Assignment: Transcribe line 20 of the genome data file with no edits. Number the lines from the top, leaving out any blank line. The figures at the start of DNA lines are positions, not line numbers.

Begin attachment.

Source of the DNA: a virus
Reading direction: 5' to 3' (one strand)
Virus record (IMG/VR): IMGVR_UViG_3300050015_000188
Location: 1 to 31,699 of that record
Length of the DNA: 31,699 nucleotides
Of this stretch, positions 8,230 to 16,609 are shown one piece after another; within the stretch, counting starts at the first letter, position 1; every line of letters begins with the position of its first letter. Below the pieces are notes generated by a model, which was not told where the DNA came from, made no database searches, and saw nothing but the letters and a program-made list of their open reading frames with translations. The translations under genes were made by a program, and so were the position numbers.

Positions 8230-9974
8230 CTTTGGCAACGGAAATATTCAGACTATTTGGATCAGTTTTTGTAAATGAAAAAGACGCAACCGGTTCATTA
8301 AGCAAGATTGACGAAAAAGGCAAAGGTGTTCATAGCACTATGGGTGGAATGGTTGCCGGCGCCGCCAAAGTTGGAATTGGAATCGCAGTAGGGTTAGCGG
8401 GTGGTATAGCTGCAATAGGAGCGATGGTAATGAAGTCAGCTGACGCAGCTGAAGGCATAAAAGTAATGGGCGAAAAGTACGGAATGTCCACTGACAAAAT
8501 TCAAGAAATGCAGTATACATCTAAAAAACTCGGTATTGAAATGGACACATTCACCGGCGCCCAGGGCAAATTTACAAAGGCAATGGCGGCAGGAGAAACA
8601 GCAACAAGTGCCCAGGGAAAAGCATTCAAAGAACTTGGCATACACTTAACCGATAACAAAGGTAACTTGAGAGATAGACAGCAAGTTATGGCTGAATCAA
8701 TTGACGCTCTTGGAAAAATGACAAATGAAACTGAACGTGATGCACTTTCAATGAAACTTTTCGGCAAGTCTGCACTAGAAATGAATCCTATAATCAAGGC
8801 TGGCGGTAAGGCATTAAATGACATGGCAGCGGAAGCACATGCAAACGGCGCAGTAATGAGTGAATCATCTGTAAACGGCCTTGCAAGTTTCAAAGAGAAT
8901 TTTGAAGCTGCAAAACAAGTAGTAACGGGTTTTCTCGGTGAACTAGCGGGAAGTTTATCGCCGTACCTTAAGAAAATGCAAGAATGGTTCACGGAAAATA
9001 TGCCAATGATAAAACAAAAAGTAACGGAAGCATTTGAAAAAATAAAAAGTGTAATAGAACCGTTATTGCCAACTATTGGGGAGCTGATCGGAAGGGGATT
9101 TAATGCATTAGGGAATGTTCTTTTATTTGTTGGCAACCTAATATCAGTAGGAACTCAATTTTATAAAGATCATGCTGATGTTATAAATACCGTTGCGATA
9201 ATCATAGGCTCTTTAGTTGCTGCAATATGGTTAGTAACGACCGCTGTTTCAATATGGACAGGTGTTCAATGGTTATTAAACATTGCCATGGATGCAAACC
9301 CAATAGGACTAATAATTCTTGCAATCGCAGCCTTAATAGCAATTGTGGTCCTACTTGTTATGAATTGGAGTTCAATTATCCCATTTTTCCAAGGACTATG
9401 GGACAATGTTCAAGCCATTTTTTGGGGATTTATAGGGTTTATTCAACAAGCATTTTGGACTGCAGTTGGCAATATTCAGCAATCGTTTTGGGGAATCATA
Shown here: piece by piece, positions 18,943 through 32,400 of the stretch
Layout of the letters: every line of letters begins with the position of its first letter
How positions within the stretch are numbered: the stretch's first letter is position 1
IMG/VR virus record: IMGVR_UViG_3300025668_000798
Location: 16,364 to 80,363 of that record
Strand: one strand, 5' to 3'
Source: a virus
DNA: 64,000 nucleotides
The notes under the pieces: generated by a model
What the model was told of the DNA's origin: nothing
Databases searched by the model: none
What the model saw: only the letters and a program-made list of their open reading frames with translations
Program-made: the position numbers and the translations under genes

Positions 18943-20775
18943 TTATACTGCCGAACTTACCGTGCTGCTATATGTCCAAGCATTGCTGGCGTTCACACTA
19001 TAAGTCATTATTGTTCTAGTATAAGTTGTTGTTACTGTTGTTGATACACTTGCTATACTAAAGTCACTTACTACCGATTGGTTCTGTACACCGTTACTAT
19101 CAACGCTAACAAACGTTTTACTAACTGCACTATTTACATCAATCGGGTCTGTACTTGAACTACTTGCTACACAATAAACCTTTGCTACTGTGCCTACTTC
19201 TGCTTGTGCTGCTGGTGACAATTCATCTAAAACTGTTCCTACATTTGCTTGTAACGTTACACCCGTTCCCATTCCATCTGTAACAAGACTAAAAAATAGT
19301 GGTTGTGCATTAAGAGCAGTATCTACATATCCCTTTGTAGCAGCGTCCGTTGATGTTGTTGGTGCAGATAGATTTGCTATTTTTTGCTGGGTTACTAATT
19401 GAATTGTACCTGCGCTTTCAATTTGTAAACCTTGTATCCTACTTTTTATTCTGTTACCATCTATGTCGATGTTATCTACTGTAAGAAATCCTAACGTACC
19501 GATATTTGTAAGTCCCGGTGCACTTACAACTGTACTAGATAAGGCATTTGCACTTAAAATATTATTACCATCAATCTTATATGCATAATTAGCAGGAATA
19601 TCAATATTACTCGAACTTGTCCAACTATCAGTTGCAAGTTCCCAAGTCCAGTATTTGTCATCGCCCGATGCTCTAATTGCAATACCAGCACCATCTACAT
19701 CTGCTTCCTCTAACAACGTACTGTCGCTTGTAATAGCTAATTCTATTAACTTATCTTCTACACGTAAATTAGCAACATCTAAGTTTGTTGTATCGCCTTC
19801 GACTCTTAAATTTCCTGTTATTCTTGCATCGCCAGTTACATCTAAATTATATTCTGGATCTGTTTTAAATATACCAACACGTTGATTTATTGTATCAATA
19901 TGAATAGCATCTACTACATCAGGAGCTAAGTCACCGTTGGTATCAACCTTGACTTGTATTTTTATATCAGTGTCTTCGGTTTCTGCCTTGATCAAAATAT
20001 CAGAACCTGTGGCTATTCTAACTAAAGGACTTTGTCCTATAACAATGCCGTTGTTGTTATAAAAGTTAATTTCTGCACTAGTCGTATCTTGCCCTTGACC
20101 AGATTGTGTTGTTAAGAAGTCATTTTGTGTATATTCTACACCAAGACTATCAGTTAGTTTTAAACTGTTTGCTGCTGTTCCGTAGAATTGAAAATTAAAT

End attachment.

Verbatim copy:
9401 GGACAATGTTCAAGCCATTTTTTGGGGATTTATAGGGTTTATTCAACAAGCATTTTGGACTGCAGTTGGCAATATTCAGCAATCGTTTTGGGGAATCATA